In April of 2022, the U.S. Department of Agriculture showed that food prices were expected to go up by 5% by 2023. Even two years after the peak of the COVID-19 pandemic, prices continue to rise. College students are struggling now more than ever to afford the groceries that they need.
The Consumer Price Index (CPI), which measures the average change over time in the prices paid by urban consumers for a representative market based on consumer goods, increased by 0.8% from July 2022 to August 2022.
Even two years after the peak of the COVID-19 pandemic, prices continue to rise.
For students, eating at home used to be the cheapest option, but with how expensive basic food products have become, grocery shopping is becoming just as expensive as eating out.
“Since inflation has gotten so bad, I’ve started filtering my items when I shop online from cheapest to most expensive. That way I’m looking at the most affordable options first, not worrying about the brand names.” Texas State sophomore Mckenzie Jackson said.
Many students are already paying for rent, their classes, transportation, and other expenses. The recent rise in prices at the grocery store may leave them to question which expense is more important.
Luckily, there are resources and opportunities for students to receive aid to battle food insecurity. Some students may be eligible to apply for student SNAP benefits. SNAP stands for Supplemental Nutrition Assistance Program and provides students with supplemental income for purchasing food via an Electronic Benefits Transfer (EBT) card.
Food pantries are also a resource that students can utilize. Hays County Food Bank provides food at no cost to low-income households, and those suffering from food emergencies. The food bank also offers a ‘Food Wise’ cooking class, which teaches families and individuals how to cook with the food that they receive from the food bank.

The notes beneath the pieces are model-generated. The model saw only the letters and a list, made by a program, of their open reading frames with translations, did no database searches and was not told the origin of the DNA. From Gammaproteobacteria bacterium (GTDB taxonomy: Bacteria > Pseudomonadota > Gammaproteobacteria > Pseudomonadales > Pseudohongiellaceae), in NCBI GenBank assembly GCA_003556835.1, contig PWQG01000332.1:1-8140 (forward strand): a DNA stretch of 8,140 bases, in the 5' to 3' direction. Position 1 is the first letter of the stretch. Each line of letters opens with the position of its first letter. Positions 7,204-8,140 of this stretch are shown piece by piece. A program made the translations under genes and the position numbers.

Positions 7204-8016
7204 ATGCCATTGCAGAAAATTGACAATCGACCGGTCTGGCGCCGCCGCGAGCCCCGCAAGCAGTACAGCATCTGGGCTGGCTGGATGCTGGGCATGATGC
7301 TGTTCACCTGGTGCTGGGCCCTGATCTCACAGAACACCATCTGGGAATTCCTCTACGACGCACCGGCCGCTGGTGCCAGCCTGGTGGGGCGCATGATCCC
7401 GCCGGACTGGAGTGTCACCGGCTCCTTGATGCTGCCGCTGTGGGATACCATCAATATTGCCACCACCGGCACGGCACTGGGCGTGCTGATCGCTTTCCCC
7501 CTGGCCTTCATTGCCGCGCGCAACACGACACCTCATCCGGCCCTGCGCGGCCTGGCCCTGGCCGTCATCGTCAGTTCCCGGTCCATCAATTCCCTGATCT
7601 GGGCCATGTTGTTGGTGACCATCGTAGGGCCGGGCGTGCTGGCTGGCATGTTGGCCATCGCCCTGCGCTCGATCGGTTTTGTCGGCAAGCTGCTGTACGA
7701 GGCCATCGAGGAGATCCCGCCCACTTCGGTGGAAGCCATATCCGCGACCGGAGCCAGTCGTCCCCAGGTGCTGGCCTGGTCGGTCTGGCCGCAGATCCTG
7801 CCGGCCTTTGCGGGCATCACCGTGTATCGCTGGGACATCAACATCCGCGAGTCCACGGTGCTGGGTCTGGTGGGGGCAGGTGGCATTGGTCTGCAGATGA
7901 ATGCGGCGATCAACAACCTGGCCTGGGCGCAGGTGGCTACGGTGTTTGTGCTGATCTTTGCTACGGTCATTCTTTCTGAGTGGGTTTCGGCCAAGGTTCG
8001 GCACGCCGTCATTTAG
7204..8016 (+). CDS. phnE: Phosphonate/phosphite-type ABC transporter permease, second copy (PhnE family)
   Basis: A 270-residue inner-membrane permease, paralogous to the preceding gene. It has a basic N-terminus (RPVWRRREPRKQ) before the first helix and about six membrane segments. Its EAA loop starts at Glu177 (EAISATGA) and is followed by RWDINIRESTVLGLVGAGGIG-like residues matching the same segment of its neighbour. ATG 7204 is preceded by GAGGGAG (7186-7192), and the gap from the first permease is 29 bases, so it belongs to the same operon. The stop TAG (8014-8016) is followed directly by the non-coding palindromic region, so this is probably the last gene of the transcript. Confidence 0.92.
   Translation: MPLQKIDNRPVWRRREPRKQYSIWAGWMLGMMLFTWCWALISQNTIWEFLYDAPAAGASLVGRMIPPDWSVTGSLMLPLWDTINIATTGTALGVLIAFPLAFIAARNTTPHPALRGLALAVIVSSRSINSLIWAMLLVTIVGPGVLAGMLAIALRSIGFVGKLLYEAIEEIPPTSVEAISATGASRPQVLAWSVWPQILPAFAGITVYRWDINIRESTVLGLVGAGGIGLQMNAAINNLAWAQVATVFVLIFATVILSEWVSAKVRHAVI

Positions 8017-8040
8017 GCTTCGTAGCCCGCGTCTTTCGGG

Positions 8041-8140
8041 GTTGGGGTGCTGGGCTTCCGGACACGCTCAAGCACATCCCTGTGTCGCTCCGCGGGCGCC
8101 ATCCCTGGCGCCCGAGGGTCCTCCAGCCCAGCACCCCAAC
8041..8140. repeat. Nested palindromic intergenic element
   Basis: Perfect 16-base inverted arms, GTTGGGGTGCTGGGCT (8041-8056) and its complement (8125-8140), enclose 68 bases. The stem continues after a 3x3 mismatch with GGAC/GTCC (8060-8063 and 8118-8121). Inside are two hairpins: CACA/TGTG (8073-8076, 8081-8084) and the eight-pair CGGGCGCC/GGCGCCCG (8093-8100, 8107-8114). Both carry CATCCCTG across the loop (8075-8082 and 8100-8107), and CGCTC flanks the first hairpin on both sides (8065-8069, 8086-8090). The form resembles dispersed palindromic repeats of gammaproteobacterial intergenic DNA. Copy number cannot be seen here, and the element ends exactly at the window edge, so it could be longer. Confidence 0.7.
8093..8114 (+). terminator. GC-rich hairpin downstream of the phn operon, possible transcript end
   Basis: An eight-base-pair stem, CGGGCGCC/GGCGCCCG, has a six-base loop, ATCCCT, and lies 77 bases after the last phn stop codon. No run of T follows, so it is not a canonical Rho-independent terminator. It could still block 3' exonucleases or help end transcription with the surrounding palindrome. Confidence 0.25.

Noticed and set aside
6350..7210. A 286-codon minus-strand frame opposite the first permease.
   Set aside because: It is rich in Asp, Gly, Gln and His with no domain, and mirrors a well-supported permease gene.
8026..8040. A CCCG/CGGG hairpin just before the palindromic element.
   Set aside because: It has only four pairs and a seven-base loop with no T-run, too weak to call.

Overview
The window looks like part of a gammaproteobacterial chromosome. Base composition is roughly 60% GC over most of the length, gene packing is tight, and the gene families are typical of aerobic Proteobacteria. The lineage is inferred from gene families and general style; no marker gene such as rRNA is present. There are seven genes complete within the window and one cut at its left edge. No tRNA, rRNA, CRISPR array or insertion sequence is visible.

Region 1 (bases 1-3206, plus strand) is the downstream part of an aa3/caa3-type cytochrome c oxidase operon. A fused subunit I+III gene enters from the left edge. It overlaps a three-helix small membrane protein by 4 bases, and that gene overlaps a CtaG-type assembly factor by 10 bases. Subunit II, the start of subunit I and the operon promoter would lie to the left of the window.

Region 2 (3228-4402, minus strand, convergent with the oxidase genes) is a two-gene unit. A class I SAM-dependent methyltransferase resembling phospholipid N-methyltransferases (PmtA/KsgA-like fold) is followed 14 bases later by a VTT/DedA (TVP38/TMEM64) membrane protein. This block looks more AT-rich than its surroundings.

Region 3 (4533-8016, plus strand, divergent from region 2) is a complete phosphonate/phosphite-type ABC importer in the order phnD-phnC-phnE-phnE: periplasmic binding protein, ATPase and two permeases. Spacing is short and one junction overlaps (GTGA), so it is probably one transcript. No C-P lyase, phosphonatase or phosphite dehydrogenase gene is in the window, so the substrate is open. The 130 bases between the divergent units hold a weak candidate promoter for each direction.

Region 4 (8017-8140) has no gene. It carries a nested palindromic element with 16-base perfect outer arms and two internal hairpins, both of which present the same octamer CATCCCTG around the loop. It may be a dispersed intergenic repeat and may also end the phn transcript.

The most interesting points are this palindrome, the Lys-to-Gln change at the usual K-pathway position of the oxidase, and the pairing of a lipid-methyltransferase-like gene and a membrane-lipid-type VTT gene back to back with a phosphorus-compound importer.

“When we interview our clients and ask them why they are there, It’s because of inflation.” development and communications manager Iris Tate said. ” Their grocery bills are too high, and it takes away from paying for other things like prescriptions and bills.”
There are plenty of food pantries located in the Austin/San Marcos area, that are open to helping students and anyone else struggling with food insecurity. The map below shows where each food bank is located.
Students are also learning how to make swaps for items that they would normally buy in order to save a little extra money. Most grocery stores offer generic brands and sometimes create products similar to the name-brand ones that tend to be sold at a lower cost.
Different grocery stores also sell the same items for different prices. Knowing which stores offer the lowest prices before shopping can help students save on their grocery bills.
Being a mindful shopper can also help students save money during inflation. Creating a budget, and keeping track of your other expenses is one way to make your grocery store trip a successful one.
Austin Community College junior Hannah Fulkerson and Texas State sophomore Lydia Atkinson are roommates who opt to shop together in order to combat inflation. Lydia said that this works best for them, as they are both responsible for paying their own rent as well.
“Ketchup is ketchup, and bread is bread.” Fulkerson said. ” Why would I buy the more expensive, name-brand product when I could get the generic one for a couple cents, sometimes even a whole dollar cheaper?”
“Hannah and I have started shopping together and splitting the bill in an effort to save money altogether,” Atkinson said. “We have been meal planning, and even though prices are still pretty high, it does make a little bit of a positive difference for our wallets.”
The rising of prices shows no current sign of stopping anytime soon, but students continue to persevere through this hard time. Despite having no control over inflation, students should never have to choose between their education and food on the table.